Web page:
Safaricom is the first Kenyan ISP to offer actual 4G LTE network. Even though this super-fast internet communication protocol is available in select places in Nairobi and Mombasa, understanding what it’s all about and what you need to enjoy the faster speeds would do you no harm.
Must Read: Budget 4G/LTE Smartphones in Kenya
What is 4G/LTE?
LTE (Long Term Evolution) is a 4G (4th Generation) wireless network standard that replaces the 3rd Generation (3G) network with the intent of delivering 10x 3G speeds to smartphones, modems and other broadband powered devices. With 4G, you will be looking at lows of 100Mbit per second to 125Mbps.
4G, in itself, is old term. 4G technologies include HSPA+ 21/42, the almost obsolete WiMAX and the next-gen LTE. With most of the presentable smartphones and modems already offering the HSPA+ connectivity, it would be legal to say you have an idea of what it feels like to use a 4G network.
All LTE implementations aren’t the same
Since LTE is just a wireless network standard, there are loads of ways to implement an LTE network. This, in simple language, would explain why one 3G network could be slower than another 3G network. The strength and implementation of the Safaricom’s LTE network will determine how fast the new network will be.
Even though we would normally expect it to be faster, especially when uploading content like images to the web, the difference in speed between the LTE and 3G speeds might be negligible to the less refined internet users.
3G Vs 4G
The average download speed on a 4G connection ought to be 18Mbps while that of a good 3G connection stand at 7Mbps. Clearly, 4G doubles and dwarfs the download speeds you would get on a 3G connection on paper.
Things are different in reality. Download speeds of 1Mbps are unheard of on most Kenyan 3G networks. There are places were the best you can get is 40Kbps on an EDGE connection. While 40Kbps is truly mediocre, a 200Kbps connection is always more than welcome to average internet users.
What the Safaricom 4G Has on offer
According to my good friends over at techweez.com, kachwanya.com and hapakenya.com , the 4G network peaks at 25.28Mps and bottoms out at 17.78Mbps on the download and 6.36Mbps and 1.1Mbps on the upload. This is blazing fast. Actually, using this on your smartphone would be like sending a man to do a boy’s work. It is an impressive overkill.
Some Bandwidth Math
Our internet use determine the bandwidth we need to enjoy the internet. For instance, a normal Skype call will work just fine with 128Kbps to 300Kbps. This is more than enough to stream a 720p YouTube video without buffering (720p is some good quality video.)
If we pin the speed to 300Kbps and stream video content for 60 seconds, we would have used 18Mbs of data. A typical music video is 4 minutes long. That is around 60Mbs of data consumed. While this might not always be the case, a faster connection will yield more quality. Better quality = more Mbs = more money.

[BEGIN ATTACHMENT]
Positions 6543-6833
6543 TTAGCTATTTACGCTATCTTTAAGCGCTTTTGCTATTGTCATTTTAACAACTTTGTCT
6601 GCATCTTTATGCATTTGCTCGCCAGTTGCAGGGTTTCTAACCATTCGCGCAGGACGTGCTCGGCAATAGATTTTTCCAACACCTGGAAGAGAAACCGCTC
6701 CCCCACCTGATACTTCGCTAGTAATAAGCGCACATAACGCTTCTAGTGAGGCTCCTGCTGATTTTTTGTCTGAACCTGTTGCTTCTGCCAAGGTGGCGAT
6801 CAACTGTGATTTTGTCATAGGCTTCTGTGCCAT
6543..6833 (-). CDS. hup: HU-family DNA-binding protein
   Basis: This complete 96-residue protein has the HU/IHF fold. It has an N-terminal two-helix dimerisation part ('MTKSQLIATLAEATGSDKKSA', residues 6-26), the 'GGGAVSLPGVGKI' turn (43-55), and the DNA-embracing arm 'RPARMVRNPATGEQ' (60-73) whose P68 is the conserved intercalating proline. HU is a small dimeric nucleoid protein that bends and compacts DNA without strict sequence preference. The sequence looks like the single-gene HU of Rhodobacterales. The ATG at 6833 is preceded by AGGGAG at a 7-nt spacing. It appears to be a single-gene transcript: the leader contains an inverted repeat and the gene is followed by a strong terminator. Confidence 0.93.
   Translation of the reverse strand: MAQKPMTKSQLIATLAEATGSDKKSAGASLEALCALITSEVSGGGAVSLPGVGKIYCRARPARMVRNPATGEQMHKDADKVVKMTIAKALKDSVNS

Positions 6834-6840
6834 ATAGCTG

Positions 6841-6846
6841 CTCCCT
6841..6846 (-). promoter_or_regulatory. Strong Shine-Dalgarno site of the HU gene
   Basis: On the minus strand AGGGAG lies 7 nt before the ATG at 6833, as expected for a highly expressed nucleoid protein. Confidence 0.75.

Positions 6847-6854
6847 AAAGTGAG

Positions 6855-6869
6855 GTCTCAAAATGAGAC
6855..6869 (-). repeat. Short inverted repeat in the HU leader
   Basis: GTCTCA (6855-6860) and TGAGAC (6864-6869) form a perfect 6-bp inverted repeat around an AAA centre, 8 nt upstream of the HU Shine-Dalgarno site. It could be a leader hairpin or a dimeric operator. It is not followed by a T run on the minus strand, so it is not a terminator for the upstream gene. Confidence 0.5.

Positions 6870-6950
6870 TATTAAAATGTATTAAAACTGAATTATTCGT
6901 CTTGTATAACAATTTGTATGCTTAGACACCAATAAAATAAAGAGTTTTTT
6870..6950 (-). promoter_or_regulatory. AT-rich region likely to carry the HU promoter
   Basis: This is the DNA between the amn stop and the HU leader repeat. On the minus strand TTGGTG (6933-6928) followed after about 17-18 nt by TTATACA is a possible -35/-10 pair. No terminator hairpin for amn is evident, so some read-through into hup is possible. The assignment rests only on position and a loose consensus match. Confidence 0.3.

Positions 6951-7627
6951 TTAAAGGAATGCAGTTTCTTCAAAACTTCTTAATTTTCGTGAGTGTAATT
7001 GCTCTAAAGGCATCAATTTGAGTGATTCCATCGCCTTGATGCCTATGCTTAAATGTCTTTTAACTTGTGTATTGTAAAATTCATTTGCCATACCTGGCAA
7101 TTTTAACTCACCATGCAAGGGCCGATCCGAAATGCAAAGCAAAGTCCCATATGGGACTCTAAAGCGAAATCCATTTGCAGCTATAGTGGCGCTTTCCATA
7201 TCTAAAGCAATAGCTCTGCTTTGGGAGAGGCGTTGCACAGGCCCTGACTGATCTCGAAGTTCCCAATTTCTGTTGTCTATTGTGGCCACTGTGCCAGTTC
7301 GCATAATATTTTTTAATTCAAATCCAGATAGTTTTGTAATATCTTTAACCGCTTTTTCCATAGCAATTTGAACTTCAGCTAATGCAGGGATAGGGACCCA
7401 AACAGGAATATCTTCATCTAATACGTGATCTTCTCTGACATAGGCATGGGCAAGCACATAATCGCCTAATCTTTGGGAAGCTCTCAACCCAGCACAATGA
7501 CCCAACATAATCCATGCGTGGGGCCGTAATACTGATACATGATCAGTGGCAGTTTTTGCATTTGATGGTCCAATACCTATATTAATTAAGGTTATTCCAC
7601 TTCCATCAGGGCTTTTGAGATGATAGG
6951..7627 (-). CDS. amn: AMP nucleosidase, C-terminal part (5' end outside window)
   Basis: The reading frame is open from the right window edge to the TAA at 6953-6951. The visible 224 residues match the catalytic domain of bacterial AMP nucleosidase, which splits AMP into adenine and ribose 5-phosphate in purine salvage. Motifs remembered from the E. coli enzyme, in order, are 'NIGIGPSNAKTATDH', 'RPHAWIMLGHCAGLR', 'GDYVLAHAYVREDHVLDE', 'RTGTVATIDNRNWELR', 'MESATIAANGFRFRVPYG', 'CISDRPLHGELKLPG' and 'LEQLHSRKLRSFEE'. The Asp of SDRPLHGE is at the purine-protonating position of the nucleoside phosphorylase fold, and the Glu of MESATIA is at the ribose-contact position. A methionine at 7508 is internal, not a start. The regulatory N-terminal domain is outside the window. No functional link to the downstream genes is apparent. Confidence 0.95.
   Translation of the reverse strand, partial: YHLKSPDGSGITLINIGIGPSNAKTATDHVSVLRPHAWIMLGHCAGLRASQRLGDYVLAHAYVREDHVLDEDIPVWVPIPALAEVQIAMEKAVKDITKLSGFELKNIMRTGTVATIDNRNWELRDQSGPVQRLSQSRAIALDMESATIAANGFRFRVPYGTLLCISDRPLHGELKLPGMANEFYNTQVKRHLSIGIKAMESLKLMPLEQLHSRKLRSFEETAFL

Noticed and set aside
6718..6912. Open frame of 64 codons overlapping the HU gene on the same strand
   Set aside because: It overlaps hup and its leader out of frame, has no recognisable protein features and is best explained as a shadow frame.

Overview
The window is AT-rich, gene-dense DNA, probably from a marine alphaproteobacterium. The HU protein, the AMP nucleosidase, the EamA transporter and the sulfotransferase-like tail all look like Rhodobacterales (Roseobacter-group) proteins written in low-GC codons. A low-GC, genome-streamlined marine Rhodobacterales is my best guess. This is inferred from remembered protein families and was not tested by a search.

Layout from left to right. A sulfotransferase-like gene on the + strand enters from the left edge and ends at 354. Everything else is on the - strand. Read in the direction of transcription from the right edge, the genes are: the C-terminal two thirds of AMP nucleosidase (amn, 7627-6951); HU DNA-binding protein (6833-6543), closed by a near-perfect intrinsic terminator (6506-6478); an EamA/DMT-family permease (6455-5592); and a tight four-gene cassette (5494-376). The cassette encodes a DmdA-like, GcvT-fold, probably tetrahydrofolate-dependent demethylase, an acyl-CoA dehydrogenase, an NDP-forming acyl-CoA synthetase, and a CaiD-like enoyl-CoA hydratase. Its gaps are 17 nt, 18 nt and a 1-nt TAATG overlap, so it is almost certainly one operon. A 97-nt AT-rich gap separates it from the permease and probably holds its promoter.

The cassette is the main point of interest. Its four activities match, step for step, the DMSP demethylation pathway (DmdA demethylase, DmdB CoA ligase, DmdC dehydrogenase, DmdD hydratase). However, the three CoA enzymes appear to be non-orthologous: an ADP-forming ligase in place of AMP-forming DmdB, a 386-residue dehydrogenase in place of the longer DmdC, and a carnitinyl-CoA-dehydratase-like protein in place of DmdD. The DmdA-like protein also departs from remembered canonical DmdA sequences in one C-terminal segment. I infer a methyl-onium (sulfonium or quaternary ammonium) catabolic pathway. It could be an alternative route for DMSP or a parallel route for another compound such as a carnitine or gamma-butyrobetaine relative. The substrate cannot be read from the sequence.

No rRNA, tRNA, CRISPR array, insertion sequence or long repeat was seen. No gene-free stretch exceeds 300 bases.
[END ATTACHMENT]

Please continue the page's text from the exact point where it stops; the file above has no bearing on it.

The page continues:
A 4G connection, for instance, could force you to consume 2160p videos sampled at up to 4Mbit/sec. Not only will you double your Mbs consumption but also pay for what you can’t see since very few screens in the Kenyan market can display the true clarity of a 2160p video.
This however, will only take toll on the 4G user who doesn’t regulate the quality of his or her content. The speed will be good, and thrilling but the ‘speed kills’ phrase might hold on your data plan.
The question of necessity
A huge percentage of the Kenyan population relies on broadband connections for their internet needs. Giving them 4G sounds like a super fun way to boosting productivity. While going against Safaricom’s LTE rollout wouldn’t be patriotic in any way, rolling out true 3G connectivity to all parts of the nation and revising the rather unwieldy data plans would be a better way to helping the nation grow faster.
To experience the 4G network, you need to own a 4G enabled phone, SIM card module and be within the specified 4G network areas in Mombasa and Nairobi. Getting the 4G phones isn’t hard at all. There is quite a number in the market with some going for as low as Ksh 9000.
The only problem would be getting to the 4G hotspots (Village Market, UNEP, Gigiri, Hanna_Lodge, Nyari West, Thigiri, Runda Estate, Mpaka Road, General_Mathenge Drive, Woodvale_Grove, Parklands 1st avenue, Safaricom_House, Technical_Building, Old_Buruburu, Bumbani_Rd and Kabete Exchange.) If you don’t mind spending a day hanging around these places, then you definitely should be excited. If you do, you should sit back and consider other more reliable ways to getting faster internet in Kenya.
Safaricom has always being ahead of itself innovation wise. Everything, from MPESA, to Bonga Points has been phenomenal. The 4G service is definitely an accolade, another medal on Safaricom already cluttered wall of fame.
To the regular Kenyan, this is just another experiment that is yet to be of any significance in life. If anything, most people use WiFi for their hefty data needs and are more interested in conserving their precious data bundles – not blazing upload and download speeds.
Safaricom, I will be back when you reconsider your data plans and spread the 4G network to cover more areas.